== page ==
But the language Scripture employs when dealing with the physical relationship between husband and wife is always careful—often plain, sometimes poetic, usually delicate, frequently muted by euphemisms, and never fully explicit. There is no hint of sophomoric lewdness in the Bible, even when the prophet's clear purpose is to shock (such as when Ezekiel 23:20 likens Israel's apostasy to an act of gross fornication motivated by the lust of bestiality). When an act of adultery is part of the narrative (such as David's sin with Bathsheba), it is never described in way that would gratify a lascivious imagination or arouse lustful thoughts.

The message of Scripture regarding sex is simple and consistent throughout: total physical intimacy within marriage is pure and ought to be enjoyed (Hebrews 13:4); but remove the marriage covenant from the equation and all sexual activity (including that which occurs only in the imagination) is nothing but fornication, a serious sin that is especially defiling and shameful—so much so that merely talking about it inappropriately is a disgrace (Ephesians 5:12).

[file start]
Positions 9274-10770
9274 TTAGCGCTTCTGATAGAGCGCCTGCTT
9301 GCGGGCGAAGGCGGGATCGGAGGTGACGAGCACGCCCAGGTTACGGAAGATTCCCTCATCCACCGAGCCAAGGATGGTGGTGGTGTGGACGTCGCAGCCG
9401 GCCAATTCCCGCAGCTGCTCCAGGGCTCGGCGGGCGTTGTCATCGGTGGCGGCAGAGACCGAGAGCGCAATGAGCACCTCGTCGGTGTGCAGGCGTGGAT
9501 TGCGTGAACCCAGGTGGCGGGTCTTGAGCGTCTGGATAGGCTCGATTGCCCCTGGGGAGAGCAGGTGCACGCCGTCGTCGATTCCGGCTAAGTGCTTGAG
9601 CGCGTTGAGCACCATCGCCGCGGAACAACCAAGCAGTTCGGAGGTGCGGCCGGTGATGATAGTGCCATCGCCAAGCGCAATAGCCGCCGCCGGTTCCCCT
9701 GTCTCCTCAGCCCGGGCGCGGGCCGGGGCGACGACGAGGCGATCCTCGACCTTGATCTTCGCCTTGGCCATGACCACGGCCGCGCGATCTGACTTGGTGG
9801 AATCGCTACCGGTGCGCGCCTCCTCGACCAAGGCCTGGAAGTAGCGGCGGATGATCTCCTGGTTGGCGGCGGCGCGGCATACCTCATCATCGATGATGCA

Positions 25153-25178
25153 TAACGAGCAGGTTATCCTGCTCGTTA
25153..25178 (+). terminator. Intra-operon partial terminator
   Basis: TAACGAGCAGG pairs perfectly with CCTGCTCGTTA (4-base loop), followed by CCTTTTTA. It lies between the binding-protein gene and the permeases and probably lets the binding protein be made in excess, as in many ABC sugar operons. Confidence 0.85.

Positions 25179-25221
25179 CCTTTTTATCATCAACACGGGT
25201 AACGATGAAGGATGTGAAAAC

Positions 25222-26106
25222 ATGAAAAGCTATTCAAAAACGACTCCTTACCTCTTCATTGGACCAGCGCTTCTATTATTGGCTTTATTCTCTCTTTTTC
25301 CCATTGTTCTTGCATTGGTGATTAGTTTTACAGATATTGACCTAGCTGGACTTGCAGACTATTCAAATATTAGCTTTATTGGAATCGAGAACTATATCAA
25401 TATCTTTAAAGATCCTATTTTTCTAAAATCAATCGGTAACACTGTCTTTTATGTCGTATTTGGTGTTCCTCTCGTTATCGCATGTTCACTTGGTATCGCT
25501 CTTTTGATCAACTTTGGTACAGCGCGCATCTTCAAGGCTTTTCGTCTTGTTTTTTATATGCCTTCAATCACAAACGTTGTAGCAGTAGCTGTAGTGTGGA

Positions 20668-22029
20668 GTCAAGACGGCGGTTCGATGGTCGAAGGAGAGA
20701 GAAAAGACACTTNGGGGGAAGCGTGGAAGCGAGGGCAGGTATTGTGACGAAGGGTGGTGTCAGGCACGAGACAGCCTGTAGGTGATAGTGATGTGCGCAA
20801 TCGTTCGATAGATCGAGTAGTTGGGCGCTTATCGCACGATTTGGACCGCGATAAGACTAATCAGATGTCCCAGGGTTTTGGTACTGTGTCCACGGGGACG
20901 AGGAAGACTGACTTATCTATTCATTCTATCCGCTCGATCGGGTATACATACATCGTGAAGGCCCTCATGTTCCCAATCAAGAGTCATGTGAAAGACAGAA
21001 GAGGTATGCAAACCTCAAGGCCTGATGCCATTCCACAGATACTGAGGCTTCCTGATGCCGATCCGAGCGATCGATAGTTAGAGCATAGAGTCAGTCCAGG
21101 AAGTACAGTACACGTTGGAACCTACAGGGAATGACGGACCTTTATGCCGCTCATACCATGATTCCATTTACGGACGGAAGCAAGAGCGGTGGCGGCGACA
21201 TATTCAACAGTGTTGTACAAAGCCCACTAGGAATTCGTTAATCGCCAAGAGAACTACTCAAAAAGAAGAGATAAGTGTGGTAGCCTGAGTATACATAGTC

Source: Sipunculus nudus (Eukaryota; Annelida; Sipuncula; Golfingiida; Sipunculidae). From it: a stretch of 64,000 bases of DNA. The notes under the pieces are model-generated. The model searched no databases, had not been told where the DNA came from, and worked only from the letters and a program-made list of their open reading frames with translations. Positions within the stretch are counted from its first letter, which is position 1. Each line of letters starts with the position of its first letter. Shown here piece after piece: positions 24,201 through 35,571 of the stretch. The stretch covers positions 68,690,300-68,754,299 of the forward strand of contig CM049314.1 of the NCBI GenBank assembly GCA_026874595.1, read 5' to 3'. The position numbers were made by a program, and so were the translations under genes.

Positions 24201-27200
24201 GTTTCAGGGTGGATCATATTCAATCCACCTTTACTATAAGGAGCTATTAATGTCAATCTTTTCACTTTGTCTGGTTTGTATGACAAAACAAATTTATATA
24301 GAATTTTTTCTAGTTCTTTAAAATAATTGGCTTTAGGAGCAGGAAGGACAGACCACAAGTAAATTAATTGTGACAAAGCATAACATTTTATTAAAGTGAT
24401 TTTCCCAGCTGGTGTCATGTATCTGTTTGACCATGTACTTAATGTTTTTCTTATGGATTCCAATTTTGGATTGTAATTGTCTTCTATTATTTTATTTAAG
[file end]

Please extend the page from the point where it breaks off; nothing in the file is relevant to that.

Above all, Scripture never stoops to the lurid level of contemporary sex education. The Bible has no counterpart to the Hindu Kama Sutra (an ancient Sanskrit sex manual supposedly transmitted by Hindu deities.) Nothing in Scripture gives any vivid how-to instructions regarding the physical relationship within marriage.

That includes the Song of Solomon.

In fact, Solomon's love-poem epitomizes the exact opposite approach. It is, of course, a lengthy poem about courtship and marital love. It is filled with euphemisms and word pictures. Its whole point is gently, subtly, and elegantly to express the emotional and physical intimacy of marital love—in language suitable for any audience.

But it has become popular in certain circles to employ extremely graphic descriptions of physical intimacy as a way of expounding on the euphemisms in Solomon's poem. As this trend develops, each new speaker seems to find something more shocking in the metaphors than any of his predecessors ever imagined.